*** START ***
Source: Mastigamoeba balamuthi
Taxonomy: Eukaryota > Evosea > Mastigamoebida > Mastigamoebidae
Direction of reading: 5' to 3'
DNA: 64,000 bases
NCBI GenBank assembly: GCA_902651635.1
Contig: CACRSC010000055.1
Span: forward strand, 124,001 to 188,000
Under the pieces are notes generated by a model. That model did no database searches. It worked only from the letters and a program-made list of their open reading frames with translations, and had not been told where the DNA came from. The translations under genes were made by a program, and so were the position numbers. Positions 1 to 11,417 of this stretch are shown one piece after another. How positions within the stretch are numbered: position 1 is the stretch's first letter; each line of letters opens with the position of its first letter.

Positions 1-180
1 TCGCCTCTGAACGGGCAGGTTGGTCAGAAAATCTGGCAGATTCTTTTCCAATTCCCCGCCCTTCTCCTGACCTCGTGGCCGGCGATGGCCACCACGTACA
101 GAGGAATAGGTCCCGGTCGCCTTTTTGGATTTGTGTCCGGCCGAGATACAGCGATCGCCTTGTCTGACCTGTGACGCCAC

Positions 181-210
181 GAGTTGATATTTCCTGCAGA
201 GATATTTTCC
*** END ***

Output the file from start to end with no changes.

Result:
Source: Mastigamoeba balamuthi
Taxonomy: Eukaryota > Evosea > Mastigamoebida > Mastigamoebidae
Direction of reading: 5' to 3'
DNA: 64,000 bases
NCBI GenBank assembly: GCA_902651635.1
Contig: CACRSC010000055.1
Span: forward strand, 124,001 to 188,000
Under the pieces are notes generated by a model. That model did no database searches. It worked only from the letters and a program-made list of their open reading frames with translations, and had not been told where the DNA came from. The translations under genes were made by a program, and so were the position numbers. Positions 1 to 11,417 of this stretch are shown one piece after another. How positions within the stretch are numbered: position 1 is the stretch's first letter; each line of letters opens with the position of its first letter.

Positions 1-180
1 TCGCCTCTGAACGGGCAGGTTGGTCAGAAAATCTGGCAGATTCTTTTCCAATTCCCCGCCCTTCTCCTGACCTCGTGGCCGGCGATGGCCACCACGTACA
101 GAGGAATAGGTCCCGGTCGCCTTTTTGGATTTGTGTCCGGCCGAGATACAGCGATCGCCTTGTCTGACCTGTGACGCCAC

Positions 181-210
181 GAGTTGATATTTCCTGCAGA
201 GATATTTTCC